US 'politicizing' Asian meetings

0 CommentsPrint E-mail Global Times, October 29, 2010
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Asian leaders gathered in Vietnam's capital city of Hanoi Thursday for a series of meetings amid a US attempt to reinforce its power in the Asia-Pacific region, and analysts say Premier Wen Jiabao is attending to mitigate concerns of some Asian countries over a rising China.

The meetings are taking place against the backdrop of mounting pressure on China over its currency and maritime territorial disputes.

Major concerns expected to be addressed during the series of meetings include the increasing US presence in Asia, as well as the influence that the presence of the US and Russia at the East Asia Summit will have on regional politics and economies.

Some analysts say that US' involvement in the meeting shifts its focus from economic issues to political ones, and that the US tends to combine territorial disputes in the region with other political issues - a practice that the analysts say can serve only to complicate the situation in the region rather than resolve issues.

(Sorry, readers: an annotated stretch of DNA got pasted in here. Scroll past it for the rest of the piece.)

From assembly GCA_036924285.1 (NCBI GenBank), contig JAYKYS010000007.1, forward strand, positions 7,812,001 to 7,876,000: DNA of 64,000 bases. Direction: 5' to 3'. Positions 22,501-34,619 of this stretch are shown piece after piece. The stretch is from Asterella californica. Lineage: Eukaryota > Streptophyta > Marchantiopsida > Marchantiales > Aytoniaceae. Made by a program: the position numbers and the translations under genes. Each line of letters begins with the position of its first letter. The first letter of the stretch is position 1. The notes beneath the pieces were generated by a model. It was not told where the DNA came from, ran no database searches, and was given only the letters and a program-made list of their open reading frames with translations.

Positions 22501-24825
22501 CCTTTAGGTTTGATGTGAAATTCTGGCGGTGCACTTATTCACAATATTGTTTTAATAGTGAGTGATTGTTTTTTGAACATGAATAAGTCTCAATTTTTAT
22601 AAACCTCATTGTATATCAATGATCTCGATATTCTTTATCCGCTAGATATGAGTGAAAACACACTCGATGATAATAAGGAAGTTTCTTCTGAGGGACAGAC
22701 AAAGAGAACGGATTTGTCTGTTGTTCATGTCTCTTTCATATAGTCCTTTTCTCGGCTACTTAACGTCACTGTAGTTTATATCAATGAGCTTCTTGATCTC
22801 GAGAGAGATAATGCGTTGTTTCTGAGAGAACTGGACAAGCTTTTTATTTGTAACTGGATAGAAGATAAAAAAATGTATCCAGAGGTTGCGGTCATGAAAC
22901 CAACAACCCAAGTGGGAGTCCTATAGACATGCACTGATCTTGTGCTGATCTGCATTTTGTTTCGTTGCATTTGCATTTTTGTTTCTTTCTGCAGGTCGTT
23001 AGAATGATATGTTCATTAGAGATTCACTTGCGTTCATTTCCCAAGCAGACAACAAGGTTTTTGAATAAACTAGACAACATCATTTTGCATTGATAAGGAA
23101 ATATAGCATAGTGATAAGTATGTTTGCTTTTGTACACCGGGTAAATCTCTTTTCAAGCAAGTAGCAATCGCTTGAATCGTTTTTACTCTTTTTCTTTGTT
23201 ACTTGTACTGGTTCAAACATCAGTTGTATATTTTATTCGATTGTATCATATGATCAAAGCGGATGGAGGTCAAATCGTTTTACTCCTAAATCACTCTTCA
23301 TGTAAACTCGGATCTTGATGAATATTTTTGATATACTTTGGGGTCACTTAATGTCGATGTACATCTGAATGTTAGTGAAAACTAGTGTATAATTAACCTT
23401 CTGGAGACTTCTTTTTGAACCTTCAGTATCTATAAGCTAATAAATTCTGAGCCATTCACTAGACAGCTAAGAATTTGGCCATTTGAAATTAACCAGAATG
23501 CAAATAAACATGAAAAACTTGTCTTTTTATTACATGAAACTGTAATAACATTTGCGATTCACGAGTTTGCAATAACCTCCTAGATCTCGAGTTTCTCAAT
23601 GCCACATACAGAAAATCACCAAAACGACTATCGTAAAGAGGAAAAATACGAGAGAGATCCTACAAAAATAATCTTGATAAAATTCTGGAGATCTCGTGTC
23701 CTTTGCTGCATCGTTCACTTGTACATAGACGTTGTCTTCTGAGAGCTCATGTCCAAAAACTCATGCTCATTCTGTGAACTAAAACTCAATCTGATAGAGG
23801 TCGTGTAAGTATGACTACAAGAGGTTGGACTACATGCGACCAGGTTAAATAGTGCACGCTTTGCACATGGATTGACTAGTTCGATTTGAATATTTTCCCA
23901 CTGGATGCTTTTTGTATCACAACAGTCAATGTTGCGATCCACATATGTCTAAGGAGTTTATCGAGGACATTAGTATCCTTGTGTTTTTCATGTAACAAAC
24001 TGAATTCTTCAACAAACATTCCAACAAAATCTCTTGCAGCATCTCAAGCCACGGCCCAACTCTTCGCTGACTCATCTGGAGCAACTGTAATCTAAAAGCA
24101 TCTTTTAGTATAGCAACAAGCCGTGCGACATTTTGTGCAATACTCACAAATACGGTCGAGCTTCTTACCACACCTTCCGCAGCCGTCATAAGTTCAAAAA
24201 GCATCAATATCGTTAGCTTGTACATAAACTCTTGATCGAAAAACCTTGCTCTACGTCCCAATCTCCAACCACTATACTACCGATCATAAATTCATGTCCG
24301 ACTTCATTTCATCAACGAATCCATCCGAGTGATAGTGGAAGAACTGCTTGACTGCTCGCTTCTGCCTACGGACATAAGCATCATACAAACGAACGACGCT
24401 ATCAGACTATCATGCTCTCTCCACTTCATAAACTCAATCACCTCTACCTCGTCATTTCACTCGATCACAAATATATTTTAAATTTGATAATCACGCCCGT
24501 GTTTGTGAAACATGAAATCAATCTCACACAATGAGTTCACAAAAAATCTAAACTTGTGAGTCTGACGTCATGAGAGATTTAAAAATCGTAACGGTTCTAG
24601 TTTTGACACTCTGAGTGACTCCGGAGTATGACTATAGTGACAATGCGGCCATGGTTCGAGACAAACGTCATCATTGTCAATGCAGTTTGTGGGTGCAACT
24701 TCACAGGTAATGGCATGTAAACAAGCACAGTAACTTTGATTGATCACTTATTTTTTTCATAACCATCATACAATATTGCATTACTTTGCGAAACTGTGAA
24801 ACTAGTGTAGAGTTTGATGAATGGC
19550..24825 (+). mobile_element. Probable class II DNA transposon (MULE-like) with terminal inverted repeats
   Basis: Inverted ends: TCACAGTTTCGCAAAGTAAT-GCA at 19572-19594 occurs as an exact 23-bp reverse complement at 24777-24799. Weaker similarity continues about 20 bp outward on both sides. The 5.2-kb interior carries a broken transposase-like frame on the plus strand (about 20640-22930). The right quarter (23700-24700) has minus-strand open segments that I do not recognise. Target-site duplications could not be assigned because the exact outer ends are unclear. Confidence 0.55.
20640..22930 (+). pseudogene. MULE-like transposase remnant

US Secretary of State Hillary Clinton, heading for an Asia-Pacific tour to "bolster ties with countries in the region," spent Thursday in Hawaii and was scheduled to give "remarks on American leadership in the Asia-Pacific region," according to Kurt Campbell, the US assistant secretary of state for East Asia and Pacific affairs.

The East Asia Summit, which used to include the 10 ASEAN countries plus China, Japan, South Korea, New Zealand and Australia, has been extended to include Russia and the US. The two countries will become members next year. Russian Foreign Minister Sergey Lavrov and Clinton will attend the summit as special guests this year.

Wu Xinbo, deputy director of the Center for American Studies at Fudan University, told the Global Times that the US' involvement in the meeting will result in a loss of its economic focus.

"The US hopes to instill US values into the meeting to contain China and influence ASEAN countries. It won't be a surprise if the meeting is dominated by empty talk and a war of words in the future," he said.

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